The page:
"A date which will live in infamy."
That's how President Franklin Roosevelt immortalized Dec. 7, 1941, the day Japanese forces stunned the U.S. with a sudden attack on Pearl Harbor, Hawaii, prompting the U.S. to jump into the Second World War.
Just don't expect to find any mention of that on your calendar this year.
Nearly seven decades after the onslaught, many U.S. calendars produced by American companies are ignoring Pearl Harbor Day, and are displaying instead the Islamic New Year on Dec. 7.
Even calendars promoting the Holy Bible take note of the Muslim observance, while completely omitting the day on which more than 2,000 Americans lost their lives in the surprise attack.
"I have a Psalms calendar, which has a Bible verse on each month's picture, made by BrownTrout Publishers, Inc., and it also has Dec. 7 as the Islamic New Year. No mention of Pearl Harbor Day," said Donna Brandt of Marshalltown, Iowa. "I am incensed and will be giving the BrownTrout Publishers a piece of my mind! Thank you for calling my attention to this blasphemy."
There they go again, trying to remake America! Put Ronald Reagan on your car or in your office and fight the socialist nightmare before it kills the American dream!
Jim Jones of Waco, Texas, also bought a BrownTrout calendar, and says, "We are going to get rid of it. I think I am going back to the store where we bought it (Petsmart) and ask for my money back. I do not want to honor a bunch of fanatics who are trying to kill us infidels. My thinking is all Islamists, if they believe and follow the Quran, are fanatics, and I have no use for them."
WND obtained several calendars from a variety of publishers, including San Francisco-based BrownTrout, which bills itself as the largest calendar publisher in the world, producing about 1,000 separate varieties each year.
In its 2010 Bible calendar, which features a 1563 painting of the Tower of Babel on its cover, the Dec. 7 entry specifies "Islamic New Year," with Pearl Harbor Day completely absent.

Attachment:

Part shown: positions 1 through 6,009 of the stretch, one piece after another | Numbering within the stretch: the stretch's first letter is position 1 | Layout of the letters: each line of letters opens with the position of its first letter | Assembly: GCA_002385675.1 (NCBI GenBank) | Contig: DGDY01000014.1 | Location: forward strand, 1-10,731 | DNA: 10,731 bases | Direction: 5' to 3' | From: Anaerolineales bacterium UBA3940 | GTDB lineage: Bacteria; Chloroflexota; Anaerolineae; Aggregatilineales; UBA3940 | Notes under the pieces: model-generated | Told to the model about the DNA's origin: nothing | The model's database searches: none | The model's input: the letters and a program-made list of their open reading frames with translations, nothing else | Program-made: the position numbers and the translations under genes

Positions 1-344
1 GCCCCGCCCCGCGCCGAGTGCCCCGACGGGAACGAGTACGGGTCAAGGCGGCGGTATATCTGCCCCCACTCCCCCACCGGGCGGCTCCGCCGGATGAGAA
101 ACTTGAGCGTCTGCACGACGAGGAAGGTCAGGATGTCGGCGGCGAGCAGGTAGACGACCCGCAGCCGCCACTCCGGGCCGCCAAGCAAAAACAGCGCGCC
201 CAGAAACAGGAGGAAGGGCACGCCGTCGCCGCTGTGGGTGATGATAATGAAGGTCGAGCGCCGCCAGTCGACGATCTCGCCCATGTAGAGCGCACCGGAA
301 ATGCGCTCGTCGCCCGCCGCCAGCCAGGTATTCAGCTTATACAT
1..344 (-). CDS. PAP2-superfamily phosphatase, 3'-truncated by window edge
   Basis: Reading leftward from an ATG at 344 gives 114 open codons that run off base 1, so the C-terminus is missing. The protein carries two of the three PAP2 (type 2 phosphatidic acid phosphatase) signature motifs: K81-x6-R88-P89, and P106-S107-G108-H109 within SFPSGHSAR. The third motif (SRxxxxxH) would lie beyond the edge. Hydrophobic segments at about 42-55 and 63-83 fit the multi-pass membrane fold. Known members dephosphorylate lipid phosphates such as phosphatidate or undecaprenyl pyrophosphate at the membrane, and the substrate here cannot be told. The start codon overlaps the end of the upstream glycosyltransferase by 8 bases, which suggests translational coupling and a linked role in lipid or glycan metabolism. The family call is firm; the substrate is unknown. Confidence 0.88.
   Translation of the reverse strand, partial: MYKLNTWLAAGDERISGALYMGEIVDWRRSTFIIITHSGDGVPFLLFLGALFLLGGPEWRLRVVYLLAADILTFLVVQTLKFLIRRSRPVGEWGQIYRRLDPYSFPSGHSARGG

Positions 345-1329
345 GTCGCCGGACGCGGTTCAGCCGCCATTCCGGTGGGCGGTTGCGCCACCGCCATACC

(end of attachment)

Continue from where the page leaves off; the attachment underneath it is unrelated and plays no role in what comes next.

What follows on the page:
Perusing the rest of its December page, the BrownTrout calendar notes Dec. 23 is the "Emperor's Birthday" in Japan, Dec. 26 is when Kwanzaa begins as well as St. Stephen's Day in Ireland, and Dec. 27 is a "Bank Holiday" in the United Kingdom. Popular observances such as Christmas Day and New Year's Eve are also included on Dec. 25 and 31, respectively.
"Pearl Harbor day is not a federal holiday," said Mrs. Wendover Brown, owner of BrownTrout, which excludes mention of Pearl Harbor from all its datekeepers. "It's a day of mourning which is not normally indicated as a holiday."
She admitted, "We've had many, many letters questioning our patriotism," and called it an "unfortunate overlap" that Islamic New Year, which is a floating, lunar-based observance, happens to fall on Dec. 7 of this year.
"I apologize to anyone who feels we were unpatriotic or dismissive of Pearl Harbor Day. We're not," she told WND. "We're a very patriotic company and we're very American. Tolerance is a good quality of the plurality of our country."
"We feel that the purpose of a calendar is to alert people when regular business is closed," she continued. "We certainly don't have a political agenda to impose. We apologize if our products have not reflected the wonderful country we all enjoy. We will be reviewing holiday citations on our products for future editions. We will promise to be responsive to what our consumers tell us."
Brown, 56, says her own brother is a 27-veteran of the U.S. Marines, and is about to retire next month from his post at the Pensacola Naval Air Station in Florida.
She also points out that within 10 days of the 9/11 terrorist attacks on America, her company produced two special calendars to raise some $741,000 for the Uniformed Firefighters of Greater New York to help families of the heroes killed in the line of duty.
"We gave so much money to that fund, they said they couldn't take any more because they were having trouble distributing it," she said.
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